One of those double posted, which means I'm still missing one.

The astounding thing about all this is that Krazy Kat was a newspaper strip.

This was just in newspapers in the teens and twenties.

Can you imagine a full broadsheet spread of this gorgeous artwork and bizarre storytelling as pack in with your newspaper?

Hell, I'd buy a newspaper now if they did reprints.

The daily strip was no less beautiful, and was frequently hilarious, and utterly bizarre.

These panels would have been in newspapers the 26th - 29th of February 1936.

They aren't especially groundbreaking by modern standards, but the concept of a brick attractor/reflector is wonderfully fun.

The illustrations are also still wonderfully beautiful.

(I'm working on a collected/curated volume of Krazy Kat comics. I dunno if I'll ever do anything with it, but if I do I'll tell y'all about it.)

I think it's take up the space of like three strips with the size they run them at now (exaggerating but not much). But the colors would probably look much better in a modern paper.

@ajroach42 Krazy Kat, and McCay’s Little Nemo in Slumberland, were a huge part of my childhood. We had big omnibus books of each comic, which I still have in my possession today. The surreality and artwork of both strips is astounding. that was like reading something from an alternate universe

@purple The whole strip is like that. The premise is that the kat is in love with the mouse, and thinks that the mouse loves them as well.

The cat is some kind of genderqueer pixie?

The mouse throws bricks at the cat. The cat interprets this as a sign of affection.

The dog is a cop, and is in love with the cat, and tries to punish the mouse?

And, again, Krazy Kat is some kind of mischievous fairey, living in a world of their own machinations.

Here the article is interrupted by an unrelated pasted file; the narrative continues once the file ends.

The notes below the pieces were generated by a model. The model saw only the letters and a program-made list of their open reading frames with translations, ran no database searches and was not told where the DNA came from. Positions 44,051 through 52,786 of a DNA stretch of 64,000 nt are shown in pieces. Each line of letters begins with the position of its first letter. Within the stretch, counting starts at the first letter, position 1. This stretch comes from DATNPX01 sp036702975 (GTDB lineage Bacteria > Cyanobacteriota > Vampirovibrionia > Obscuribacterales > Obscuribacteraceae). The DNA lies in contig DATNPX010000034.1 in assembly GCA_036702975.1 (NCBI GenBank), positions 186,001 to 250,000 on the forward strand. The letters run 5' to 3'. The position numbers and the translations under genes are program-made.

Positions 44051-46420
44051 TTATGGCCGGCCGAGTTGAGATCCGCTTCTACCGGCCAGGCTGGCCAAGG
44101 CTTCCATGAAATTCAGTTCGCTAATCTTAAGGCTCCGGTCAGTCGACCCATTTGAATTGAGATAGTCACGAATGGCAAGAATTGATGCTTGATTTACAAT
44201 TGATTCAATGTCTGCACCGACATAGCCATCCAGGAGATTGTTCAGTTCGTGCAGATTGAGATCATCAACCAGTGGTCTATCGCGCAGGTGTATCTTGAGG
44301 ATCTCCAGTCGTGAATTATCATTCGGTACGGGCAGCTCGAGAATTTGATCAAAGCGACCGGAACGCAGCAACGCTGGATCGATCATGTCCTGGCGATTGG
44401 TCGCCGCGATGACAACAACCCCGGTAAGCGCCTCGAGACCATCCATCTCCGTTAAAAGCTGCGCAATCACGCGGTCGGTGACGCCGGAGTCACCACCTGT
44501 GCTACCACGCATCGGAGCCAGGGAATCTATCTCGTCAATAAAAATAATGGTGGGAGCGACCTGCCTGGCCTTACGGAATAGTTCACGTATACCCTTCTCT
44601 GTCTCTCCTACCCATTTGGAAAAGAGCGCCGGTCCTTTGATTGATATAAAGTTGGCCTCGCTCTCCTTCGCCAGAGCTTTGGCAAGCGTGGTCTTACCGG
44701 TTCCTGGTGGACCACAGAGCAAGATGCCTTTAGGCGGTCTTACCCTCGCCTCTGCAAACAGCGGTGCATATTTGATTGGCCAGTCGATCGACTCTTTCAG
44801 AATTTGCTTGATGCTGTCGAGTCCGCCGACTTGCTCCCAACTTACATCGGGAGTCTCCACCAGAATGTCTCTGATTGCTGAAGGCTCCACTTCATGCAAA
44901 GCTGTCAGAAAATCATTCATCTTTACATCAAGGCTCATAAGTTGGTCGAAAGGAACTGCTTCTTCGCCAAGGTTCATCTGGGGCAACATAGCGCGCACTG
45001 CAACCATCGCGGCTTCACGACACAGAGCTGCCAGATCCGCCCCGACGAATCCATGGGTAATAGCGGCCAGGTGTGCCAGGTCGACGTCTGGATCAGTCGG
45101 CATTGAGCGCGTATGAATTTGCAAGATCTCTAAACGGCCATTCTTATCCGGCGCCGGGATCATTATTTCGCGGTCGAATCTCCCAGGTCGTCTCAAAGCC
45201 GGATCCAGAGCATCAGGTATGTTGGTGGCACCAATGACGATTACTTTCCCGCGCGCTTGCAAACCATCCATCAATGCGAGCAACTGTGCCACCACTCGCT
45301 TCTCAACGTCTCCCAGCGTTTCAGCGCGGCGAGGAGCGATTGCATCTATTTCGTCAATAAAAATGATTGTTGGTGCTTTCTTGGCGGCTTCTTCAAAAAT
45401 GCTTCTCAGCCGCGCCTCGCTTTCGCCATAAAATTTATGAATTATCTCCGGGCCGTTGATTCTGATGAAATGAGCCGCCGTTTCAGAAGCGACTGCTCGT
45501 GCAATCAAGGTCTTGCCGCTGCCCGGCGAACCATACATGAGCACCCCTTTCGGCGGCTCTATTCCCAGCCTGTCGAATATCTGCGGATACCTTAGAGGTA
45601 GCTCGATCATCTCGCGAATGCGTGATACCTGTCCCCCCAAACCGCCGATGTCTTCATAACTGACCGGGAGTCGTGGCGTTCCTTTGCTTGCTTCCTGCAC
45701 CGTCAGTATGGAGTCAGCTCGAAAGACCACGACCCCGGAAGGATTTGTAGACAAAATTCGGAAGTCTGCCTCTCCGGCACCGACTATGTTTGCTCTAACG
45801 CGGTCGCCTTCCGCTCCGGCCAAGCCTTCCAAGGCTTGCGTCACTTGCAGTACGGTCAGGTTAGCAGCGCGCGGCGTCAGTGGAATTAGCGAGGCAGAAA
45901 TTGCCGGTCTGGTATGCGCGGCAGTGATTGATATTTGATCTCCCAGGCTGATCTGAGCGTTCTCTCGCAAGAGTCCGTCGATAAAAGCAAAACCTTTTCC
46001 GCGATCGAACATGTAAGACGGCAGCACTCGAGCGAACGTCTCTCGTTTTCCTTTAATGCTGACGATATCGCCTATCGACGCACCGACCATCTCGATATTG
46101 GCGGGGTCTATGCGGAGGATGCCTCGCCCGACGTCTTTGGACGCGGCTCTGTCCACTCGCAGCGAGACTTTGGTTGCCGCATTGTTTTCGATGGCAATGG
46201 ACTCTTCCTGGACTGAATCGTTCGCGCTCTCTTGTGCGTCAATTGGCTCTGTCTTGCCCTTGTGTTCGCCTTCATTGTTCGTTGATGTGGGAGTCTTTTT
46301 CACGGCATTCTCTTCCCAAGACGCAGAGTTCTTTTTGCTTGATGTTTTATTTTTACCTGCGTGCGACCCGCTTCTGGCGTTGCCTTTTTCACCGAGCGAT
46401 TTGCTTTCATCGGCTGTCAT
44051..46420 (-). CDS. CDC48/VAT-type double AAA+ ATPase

@ajroach42 @purple e. e. cummings's foreword in this collection is a very poetic essay on their dynamic as well:

(this is the collection of strips that I'm currently reading)

@68km @purple that essay was republished in the book I just finished, too.

@ajroach42 Wow, that's a wonderful find - really bizarre ideas. Damn, I've just lost a while reading the Wikipedia page on it which is fascinating; it was kept in at William Randolph Hearst's direct demand; and now I'm going to have to look for the T-shirt in Pulp Fiction.
Still, now I know of 'Yat'.

@ajroach42 it’s public domain by now, anyone could do a reprint

@zens It was originally published by King Features Syndicate, and they usually which means that even the strips from the 30s and 40s are likely in the public domain.

The trick, though, is finding or making high quality digital files from which to do reprints.

@ajroach42 and if they’re not high res enough, waifu2x would probably donan excellent job with them

@zens hadn't thought about that, but it's a good suggestion.

@zens some of them are, yeah. And a fair number on comic book plus.

I've been reading through some, making notes for a curated collection.

@ajroach42 the door mouse one has always been one of my favorites

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